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by Jesús Ruelas

The morning sky was a kaleidoscope of pastel colors shining over Mule Creek State Prison. Chuy could feel the heat beginning to rise as the breeze touched his face. He saw the heavens had allowed that enormous ball of fire to illuminate the sky once again; at the same time, he heard the flutter of a large gathering. Sparrows had landed on the concrete wall between the visiting center and building one. It amazed Chuy. How could the sparrows rest on razor-sharp barbwire without getting hurt?

Their song, as Chuy likes to call it, reminded him of a remarkable piece of music with all the individual singing sounding rapid, yet smooth, robust, yet entertaining. Not far from where the birds were spending their time stood Chuy and his fellow jailbirds. Chuy and his fellow Juvenile Diversion Program (JDP) members were dressed in their luxury state-issue attire. This crew of prisoners looked sharp as they congregated in front of the education building. They stood proud, creased from top to bottom while sporting their one-pocketed blue chambray shirts, branded by the large florescent yellow “CDCR PRISONER” on the back. They also wore elastic blue pants that resembled Levi 501 jeans that proudly announced “CDCR PRISONER” on the right pant leg. On this Saturday, Chuy’s fellow comrades in blue stood out regardless of the conditions. Altogether, Chuy’s friends had nice haircuts, not a single wrinkle on their state-issued clothing, and they all wore a handsome smile as they anxiously waited for the visitors to arrive.

Prior to entering the maximum-security level-four prison yard, the Lodi GRIP Program and guests stood before a gigantic mechanical barbed wire fence that keeps the prisoners confined to their assigned yard. They gazed up and saw a catwalk used by correctional officers designated as the “gunner” for possible security circumstances, such as a full-scale riot. On the other side of that fence, the visitors were visually introduced to the concrete jungle. To their right was a massive concrete wall 200-yards long, with multiple blue doors leading into the different departments on A Yard.

The first door, roughly 30 feet from the mechanical fence, is the entrance to A Yard’s education department. The last door leads into the Prison Industry Authority department where selected inmates work for higher wages: 35 cents per hour starting off, and topping out at 95 cents for hard labor. Those inmates work on textiles and coffee roasting.

Most prisons are designed using a similar format, built to house 3,000 to 5,000 inmates depending on the custody level. As the visitors looked to their left, they gazed at a boomerang-shaped row of inmate housing units, beginning with the visitor center that connects to the housing units by means of a tall, lengthy concrete wall topped with barbed wire. Then, their gaze moved from left to right, as they studied housing units one through five. In between buildings two and three is an access gate that looks like huge slabs of gray aluminum as tall as the buildings, trash containers surround that access gate. This gate leads to the outside world, so the gunner designated to watch the entire yard keeps a close eye on that gate from his post across the yard.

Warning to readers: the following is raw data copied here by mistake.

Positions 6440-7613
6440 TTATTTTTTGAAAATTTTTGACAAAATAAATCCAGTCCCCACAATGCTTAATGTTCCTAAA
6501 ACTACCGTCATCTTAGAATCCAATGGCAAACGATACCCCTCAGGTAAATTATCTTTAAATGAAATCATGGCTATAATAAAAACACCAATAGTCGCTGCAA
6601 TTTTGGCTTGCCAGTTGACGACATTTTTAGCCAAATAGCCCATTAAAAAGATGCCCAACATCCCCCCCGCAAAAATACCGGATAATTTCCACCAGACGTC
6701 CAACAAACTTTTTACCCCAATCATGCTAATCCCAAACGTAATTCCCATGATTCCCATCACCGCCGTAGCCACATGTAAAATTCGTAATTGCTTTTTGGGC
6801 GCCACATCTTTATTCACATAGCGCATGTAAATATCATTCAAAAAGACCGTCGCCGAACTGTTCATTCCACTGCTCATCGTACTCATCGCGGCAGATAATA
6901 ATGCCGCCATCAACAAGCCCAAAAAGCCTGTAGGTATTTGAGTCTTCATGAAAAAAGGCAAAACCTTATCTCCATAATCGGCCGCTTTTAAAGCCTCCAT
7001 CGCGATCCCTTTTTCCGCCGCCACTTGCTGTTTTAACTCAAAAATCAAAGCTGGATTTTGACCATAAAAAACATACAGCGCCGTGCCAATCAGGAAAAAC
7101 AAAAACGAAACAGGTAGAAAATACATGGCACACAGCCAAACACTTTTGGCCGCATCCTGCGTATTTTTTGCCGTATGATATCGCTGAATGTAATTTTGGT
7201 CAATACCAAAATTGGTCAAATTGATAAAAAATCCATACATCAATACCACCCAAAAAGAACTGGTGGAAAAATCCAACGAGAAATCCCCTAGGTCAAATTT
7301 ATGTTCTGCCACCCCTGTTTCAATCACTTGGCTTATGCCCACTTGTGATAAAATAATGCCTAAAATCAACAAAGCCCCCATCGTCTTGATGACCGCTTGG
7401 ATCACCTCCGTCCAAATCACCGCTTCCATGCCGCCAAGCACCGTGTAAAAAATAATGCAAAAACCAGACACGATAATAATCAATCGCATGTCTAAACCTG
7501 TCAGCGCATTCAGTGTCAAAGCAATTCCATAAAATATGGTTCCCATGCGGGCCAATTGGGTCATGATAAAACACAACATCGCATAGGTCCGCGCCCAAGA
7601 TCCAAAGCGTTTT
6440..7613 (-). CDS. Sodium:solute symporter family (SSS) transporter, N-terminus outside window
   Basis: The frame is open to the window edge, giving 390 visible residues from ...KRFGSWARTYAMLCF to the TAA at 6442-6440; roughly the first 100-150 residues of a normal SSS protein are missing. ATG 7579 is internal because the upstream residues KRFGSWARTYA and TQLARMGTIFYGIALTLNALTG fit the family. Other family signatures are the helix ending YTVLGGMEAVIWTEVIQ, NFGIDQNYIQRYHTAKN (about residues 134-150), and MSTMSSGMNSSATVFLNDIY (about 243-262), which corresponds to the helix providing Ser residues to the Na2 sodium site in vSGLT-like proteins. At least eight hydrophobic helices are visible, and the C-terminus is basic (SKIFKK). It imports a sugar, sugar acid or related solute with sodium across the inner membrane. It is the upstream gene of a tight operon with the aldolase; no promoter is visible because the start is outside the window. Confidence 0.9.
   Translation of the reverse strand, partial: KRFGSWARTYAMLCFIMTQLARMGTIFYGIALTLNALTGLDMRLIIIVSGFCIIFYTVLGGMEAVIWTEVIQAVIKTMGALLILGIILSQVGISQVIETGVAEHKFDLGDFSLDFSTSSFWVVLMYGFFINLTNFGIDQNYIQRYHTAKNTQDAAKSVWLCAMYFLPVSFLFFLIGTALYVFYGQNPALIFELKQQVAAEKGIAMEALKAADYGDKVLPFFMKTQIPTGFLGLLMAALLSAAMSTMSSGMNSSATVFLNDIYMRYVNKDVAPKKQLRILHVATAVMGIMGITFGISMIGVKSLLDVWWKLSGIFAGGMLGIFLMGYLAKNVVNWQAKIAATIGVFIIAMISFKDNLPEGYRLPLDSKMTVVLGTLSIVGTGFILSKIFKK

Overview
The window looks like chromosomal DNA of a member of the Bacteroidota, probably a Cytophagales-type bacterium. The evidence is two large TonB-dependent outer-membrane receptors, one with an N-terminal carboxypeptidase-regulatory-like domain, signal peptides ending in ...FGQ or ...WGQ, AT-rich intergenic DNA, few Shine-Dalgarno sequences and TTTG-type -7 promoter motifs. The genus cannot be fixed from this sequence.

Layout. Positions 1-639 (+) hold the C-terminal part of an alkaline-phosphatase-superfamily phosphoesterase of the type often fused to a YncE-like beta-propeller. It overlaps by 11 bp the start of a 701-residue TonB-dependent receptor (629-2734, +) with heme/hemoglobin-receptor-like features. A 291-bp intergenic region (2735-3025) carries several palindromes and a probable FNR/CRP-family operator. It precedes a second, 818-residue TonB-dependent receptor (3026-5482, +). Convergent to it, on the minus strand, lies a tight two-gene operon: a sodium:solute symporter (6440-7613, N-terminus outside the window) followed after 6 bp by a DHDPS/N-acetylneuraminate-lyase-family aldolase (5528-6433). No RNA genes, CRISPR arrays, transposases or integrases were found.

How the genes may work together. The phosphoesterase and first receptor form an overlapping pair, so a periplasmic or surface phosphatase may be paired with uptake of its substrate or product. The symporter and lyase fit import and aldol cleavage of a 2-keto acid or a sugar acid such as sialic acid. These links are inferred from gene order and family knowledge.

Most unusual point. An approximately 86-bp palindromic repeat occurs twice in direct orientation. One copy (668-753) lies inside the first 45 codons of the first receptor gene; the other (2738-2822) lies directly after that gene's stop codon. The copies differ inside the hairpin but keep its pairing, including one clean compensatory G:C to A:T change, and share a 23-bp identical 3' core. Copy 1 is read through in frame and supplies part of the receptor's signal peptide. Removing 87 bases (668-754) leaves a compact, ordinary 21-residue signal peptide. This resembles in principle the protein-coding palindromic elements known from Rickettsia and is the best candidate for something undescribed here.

Each building houses 200-plus lost souls who seem to forget they are human. From where the visitors were standing, they noticed windows protected by bars above the blue mechanical doors that lead into the inmate housing units. The visitors see that every building has an observation window that is used at times as a gun port. The visitors will learn later in the day that the designated gunners carry Mini-14 semi-automatic rifles at all times in case they need to deter violence and save lives. The control booth gunner has an entire view of all 50 inmate cells on the top tier, and the 50 cells, showers, and dayroom on the bottom tier. The guests will see the living units later in the day.

In between the long slab of concrete to the right, and living units to the left, the visitors from Lodi GRIP saw a large recreational yard. The yard has many exercise stations scattered: pull-up bars, dip bars, a soccer field, a dirt track around the perimeter of the soccer field, two basketball courts, and many steel tables bolted to the ground. The visitors also notice four huge light posts. A Yard at 8 a.m. was entirely empty, with the exception of inmates walking to the chow hall, and the JDP members filled with excitement just outside the Education Department.

Chuy, standing with his back touching the chilly education wall, heard the shuffle of feet, and conversations to his left. As he looked in the direction of these sounds, he realized it was show time. The JDP members were ready to put all their hard training to use. As the huge electrical fence began to open and allow the visitors onto the prison yard, the JDP people became enthusiastic, anxious, and hopeful. God willing, the prison experience can inspire change in all the youth visiting Mule Creek State Prison.

Republished from “Perspectives from the Cell Block: An Anthology of Prisoner Writings” – edited by Joan Parkin in collaboration with incarcerated people from Mule Creek State Prison.

About The Author

Disclaimer: the views expressed by guest writers are strictly those of the author and may not reflect the views of the Vanguard, its editor, or its editorial board.

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